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Antidepressant medication use in decline in Australia


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Antidepressant medication use in decline


15th May 2012


Lynnette Hoffman





ANTIDEPRESSANTS and anti-anxiety medication use has progressively decreased in Australia, even as rates of psychological distress remained constant, a study suggests.



Researchers reviewed Australian Bureau of Statistics and Australian National Health Survey data of more than 48,000 adults aged over 25 between 2001 and 2008. Overall, they found prevalence of psychological distress was relatively stable, with the notable exception of people with comorbidities.


Psychological distress inc­reased from 5.9% to 7% in people with diabetes, and from 4.6% to 5% in people with cardiovascular disease. But reported use of antidepressant and anti-anxiety medication progressively declined in those groups too.


Deakin University professor of psychiatry Michael Berk said that may be due to the investment in Better Access.“One of the big changes might have been that with the Better Access system there would have been a shift from antidepressants as a primary treatment strategy to psychological treatments as primary,” he said. “More widespread access to psychological therapies has to be welcomed. In many ways it really does put Australia at the forefront of mental health reform.


“There are a couple of studies that have looked at the prevalence of depression in the UK and US, and prevalence rates in those studies seem to be rising, so it’s interesting that in Australia prevalence rates are flat,” he added.The study’s authors said a shift to more psychological treatments was just one of a number of plausible reasons for the changes.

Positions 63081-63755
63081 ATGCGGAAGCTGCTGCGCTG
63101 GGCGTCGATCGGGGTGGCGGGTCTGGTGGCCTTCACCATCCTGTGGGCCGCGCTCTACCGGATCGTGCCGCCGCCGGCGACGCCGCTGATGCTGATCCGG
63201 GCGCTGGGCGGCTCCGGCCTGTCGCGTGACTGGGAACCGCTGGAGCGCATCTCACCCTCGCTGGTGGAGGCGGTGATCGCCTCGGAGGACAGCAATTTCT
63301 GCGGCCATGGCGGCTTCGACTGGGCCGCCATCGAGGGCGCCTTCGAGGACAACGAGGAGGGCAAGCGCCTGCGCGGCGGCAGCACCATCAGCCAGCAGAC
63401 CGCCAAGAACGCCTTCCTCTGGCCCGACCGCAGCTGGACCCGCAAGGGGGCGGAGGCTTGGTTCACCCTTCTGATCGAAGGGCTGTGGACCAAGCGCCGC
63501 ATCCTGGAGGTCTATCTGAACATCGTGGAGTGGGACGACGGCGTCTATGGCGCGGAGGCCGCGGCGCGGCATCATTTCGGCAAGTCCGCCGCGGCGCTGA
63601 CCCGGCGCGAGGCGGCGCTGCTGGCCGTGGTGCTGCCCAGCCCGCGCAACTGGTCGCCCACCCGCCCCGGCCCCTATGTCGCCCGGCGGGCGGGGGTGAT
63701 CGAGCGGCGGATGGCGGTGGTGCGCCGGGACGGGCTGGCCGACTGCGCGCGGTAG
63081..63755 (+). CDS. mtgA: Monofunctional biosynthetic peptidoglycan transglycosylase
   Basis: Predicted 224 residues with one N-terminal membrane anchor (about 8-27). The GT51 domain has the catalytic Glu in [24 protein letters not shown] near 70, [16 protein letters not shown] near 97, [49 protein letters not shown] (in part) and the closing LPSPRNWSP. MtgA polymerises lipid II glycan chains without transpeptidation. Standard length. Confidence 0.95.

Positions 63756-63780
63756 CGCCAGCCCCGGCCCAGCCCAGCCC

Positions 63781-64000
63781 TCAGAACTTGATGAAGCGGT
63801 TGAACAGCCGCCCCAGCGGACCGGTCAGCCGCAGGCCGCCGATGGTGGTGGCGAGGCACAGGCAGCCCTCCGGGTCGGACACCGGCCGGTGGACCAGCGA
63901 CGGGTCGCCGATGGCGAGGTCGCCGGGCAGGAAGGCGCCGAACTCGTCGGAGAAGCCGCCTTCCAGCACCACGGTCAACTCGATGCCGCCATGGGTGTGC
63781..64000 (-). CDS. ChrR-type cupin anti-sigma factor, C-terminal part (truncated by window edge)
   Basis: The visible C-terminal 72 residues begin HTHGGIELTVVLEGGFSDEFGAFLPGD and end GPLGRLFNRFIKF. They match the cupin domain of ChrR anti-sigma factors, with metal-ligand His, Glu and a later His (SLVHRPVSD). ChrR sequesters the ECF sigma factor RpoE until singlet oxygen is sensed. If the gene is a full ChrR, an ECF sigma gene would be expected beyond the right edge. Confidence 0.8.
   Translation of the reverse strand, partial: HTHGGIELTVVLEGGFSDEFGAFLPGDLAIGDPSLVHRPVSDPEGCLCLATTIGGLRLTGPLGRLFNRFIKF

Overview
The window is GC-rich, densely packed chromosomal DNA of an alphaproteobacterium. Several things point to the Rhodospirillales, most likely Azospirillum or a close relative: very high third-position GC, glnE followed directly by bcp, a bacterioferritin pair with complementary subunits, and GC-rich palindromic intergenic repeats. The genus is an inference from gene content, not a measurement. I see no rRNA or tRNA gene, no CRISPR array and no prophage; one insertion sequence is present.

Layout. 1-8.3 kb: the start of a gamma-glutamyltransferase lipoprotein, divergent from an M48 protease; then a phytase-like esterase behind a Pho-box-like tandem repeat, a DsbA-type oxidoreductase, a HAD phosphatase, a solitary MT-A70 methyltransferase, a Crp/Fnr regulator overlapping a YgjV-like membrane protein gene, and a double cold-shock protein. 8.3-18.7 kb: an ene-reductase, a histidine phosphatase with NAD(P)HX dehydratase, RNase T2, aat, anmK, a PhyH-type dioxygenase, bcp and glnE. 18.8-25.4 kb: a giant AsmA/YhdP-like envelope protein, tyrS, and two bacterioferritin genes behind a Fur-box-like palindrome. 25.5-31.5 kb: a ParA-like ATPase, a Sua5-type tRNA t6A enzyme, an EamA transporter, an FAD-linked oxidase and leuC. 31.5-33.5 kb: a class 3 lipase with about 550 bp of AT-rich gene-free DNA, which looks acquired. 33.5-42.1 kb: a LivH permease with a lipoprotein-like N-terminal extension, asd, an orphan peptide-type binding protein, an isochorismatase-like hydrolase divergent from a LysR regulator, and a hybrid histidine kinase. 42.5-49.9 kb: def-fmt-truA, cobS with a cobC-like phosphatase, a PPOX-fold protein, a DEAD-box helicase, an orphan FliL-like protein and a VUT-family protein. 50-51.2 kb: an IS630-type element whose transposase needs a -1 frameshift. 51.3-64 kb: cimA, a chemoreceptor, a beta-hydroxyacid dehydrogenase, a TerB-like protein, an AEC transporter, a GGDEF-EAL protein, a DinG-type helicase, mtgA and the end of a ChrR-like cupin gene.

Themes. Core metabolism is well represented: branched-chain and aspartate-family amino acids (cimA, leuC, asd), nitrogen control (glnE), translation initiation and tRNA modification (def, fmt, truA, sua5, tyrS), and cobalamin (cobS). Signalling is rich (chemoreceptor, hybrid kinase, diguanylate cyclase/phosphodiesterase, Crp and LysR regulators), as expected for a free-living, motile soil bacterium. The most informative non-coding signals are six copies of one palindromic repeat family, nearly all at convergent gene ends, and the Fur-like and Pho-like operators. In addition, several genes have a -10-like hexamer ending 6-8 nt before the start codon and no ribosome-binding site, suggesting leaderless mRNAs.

Access to mental health services may not have corresponded proportionately to rising demand among people with comorbidities. One study showed that only 21% of people with CVD who had a 12-month affective and anxiety disorder used mental health services, for example.


As well, they said there may still be some stigma against seeking help, and questions over safety and efficacy of the drugs could be influencing prescribing habits.



I came off Seroxat in August 2005 after a 4 month taper. I was initially prescibed a benzo for several months and then Prozac for 5 years and after that, Seroxat for 3 years and 9 months.


"It's like in the great stories Mr.Frodo, the ones that really mattered. Full of darkness and danger they were, and sometimes you didn't want to know the end because how could the end be happy? How could the world go back to the way it was when so much bad had happened? But in the end it's only a passing thing this shadow, even darkness must pass. A new day will come, and when the sun shines it'll shine out the clearer."  Samwise Gamgee, Lord of the Rings, The Two Towers

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This is not medical advice. Discuss any decisions about your medical care with a knowledgeable medical practitioner.

"It has become appallingly obvious that our technology has surpassed our humanity." -- Albert Einstein